Making The Invisible Visible

Every September thousands of students embark on their journey to university, some leaving their homes for the first time while some leave their home country’s, both nervous, excited and a little scared.

Following your dreams and getting a good education can give you the best opportunity in life but all good things come at a cost. The cost for many will be homesickness, as records suggest that between 50 and 70 per cent of first year students suffer from some extent of homesickness in their first two or three weeks.

For International students this homesickness can be harder to deal with if there is no one physically there to support you and although many travel home for the holidays, the three-month wait can be a struggle, especially in first year.

Molly Bray, 19 from Hong Kong studies at Fashion Design and Business Studies at Brighton University. She moved away from Hong Kong three years ago and when asked about what she missed most about home she said, “getting to see my family and friends, I think it’s more about the people that you’re with than the place” Although Molly is used to being away she states that; “When I’m having a particularly hard day I miss home the most and when I’m not as busy and preoccupied.”

From this interview Molly put a lot of emphases on the importance of keeping in touch with your friends from back home, as her biggest concern was that she would loose them. And believes it is essential to find a balance between keeping in touch with friends and family and opening up to new friends and opportunities

Talking to people close to you is really important when you’re feeling homesick, as they may be able to offer you some advice or just be there for you. Molly advises “talking to friends who are going through the same situation, I find it quite hard talking to my parents about it because then they get upset, also starting a little countdown or how long it will be until I am home”.

She suggests that homesickness does get easier with time by saying “The first year I Facetimed my parents everyday, the second it was every other day and now in my third year it’s probably three times a week.”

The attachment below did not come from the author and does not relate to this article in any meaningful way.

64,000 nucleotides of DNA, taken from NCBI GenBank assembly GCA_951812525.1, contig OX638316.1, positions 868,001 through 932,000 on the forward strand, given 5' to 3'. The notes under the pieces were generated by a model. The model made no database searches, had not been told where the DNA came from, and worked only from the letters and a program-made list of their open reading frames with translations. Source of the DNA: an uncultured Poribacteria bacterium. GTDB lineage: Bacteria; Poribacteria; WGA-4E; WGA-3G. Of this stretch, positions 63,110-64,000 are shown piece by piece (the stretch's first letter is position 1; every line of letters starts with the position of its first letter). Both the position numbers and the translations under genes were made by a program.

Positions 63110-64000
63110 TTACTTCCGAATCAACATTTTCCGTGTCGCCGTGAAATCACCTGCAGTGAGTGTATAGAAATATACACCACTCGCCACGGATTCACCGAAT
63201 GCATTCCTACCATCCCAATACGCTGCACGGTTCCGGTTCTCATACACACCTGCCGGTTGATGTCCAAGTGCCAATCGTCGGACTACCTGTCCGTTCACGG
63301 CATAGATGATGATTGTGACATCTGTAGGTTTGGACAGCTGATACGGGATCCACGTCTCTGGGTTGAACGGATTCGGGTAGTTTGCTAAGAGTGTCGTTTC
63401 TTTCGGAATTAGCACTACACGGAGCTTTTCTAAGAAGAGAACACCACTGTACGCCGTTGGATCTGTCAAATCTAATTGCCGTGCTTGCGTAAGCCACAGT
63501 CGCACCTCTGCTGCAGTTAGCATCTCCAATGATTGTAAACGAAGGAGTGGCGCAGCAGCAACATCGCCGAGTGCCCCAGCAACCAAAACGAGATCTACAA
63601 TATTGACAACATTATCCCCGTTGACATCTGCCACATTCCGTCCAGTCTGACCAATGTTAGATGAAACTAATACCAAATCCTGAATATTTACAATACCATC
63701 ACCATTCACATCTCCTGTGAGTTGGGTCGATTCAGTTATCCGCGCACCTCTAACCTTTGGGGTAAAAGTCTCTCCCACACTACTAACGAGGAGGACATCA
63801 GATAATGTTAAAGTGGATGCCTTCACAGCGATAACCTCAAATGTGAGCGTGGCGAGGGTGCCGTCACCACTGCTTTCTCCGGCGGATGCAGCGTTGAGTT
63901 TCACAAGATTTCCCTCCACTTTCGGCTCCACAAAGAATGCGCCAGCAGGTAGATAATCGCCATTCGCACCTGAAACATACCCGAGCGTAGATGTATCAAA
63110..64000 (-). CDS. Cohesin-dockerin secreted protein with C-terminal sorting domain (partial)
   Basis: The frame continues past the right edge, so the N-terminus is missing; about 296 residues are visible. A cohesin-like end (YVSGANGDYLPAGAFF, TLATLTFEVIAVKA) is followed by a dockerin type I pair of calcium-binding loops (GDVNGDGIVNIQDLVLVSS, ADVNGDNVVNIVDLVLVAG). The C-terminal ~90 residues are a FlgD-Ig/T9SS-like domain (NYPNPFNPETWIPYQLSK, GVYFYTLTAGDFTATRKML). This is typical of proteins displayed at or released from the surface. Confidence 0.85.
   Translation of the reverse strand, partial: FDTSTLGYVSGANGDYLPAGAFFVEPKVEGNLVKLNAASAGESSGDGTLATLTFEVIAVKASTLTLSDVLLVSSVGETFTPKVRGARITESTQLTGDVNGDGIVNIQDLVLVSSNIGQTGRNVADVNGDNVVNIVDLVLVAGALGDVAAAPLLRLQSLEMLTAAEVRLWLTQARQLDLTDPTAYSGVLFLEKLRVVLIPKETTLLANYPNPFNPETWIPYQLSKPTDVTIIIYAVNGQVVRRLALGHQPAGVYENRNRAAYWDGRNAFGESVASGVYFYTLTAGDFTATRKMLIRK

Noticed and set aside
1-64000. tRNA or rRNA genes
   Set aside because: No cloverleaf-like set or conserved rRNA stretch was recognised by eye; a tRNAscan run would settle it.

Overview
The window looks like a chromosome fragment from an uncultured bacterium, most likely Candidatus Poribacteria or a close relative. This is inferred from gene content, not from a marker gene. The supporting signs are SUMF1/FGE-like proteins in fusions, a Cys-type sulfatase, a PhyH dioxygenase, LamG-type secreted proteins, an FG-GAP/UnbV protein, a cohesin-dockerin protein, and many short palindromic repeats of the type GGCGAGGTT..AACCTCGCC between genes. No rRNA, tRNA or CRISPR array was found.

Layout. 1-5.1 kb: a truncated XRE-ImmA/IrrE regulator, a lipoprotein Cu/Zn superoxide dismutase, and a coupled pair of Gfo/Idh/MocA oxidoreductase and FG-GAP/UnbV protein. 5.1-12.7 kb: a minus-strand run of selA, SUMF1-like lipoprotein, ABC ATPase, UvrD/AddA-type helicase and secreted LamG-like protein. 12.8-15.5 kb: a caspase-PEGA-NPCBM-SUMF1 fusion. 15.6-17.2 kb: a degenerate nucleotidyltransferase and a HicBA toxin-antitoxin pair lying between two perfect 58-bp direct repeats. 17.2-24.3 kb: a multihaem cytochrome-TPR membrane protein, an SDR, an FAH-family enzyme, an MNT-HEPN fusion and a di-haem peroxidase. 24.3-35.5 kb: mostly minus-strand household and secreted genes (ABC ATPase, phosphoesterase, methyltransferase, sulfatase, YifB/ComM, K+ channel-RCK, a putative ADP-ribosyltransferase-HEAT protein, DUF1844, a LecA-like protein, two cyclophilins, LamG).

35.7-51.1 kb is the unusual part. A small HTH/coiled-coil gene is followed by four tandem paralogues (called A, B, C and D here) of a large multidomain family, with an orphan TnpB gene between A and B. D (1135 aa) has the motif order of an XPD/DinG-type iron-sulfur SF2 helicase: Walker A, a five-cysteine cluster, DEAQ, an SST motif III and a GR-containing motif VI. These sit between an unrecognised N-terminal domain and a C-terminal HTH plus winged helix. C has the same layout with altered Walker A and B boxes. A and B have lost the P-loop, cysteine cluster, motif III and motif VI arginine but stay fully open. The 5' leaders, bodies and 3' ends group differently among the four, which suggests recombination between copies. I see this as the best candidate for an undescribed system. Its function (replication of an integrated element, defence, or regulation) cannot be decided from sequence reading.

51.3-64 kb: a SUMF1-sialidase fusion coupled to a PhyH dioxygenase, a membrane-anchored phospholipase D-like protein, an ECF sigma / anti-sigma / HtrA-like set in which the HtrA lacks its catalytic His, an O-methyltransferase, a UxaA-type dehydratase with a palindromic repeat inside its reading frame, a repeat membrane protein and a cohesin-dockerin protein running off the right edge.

National student’s homesickness tends to be more overlooked since they have the option to travel home more. But since some students live as far as 8 hours away from their home, it is important to acknowledge their homesickness just as much.

Charlotte Clark, 21 from Darlington is a student at Sunderland University and moved away from home three years ago. She regularly takes trips back home as she loves “seeing my family and my dog and chilling by the fire, I live in the countryside which is really pretty and tranquil.” Although she regularly talks to her family she misses home the most when “when I haven’t been home in a while and my mam send’s me pictures on Facebook.”

Charlotte advises people who are planning on leaving home to “fully know whether it will be good for you or not, and how far away you want to go. I moved to Sunderland so I could get home easily, whereas my sister moved 6 hours away because she likes to be more independent.”

What was noticeable about both these students is that both their biggest worries about starting university friends and whether they’d make any or loose any. It is so important to maintain and create friendships throughout university, as your friends become your biggest support network.

The national union for students believes homesickness can affect anyone and shares some advice on the matter. The first suggestion giving is to decorate your room with familiar things from home such as photographs, bedding and pieces that have sentimental value for you. This will make you settle into your new environment much easier.

They also encourage you to “be realistic about what to expect from university life. Sometimes not everything falls into place at once, but many students go on to have a fantastic time once they adjust. “ Some weeks will be harder than others as you first settle in but you will soon adjust to a routine. How ever homesick you feel the NUS advises you not to “rush into any decisions about leaving, as things could still improve, but do talk it over with a tutor, student welfare officer, or counsellor.”

For more advice on homesickness and how to deal with it check out the NUS website at: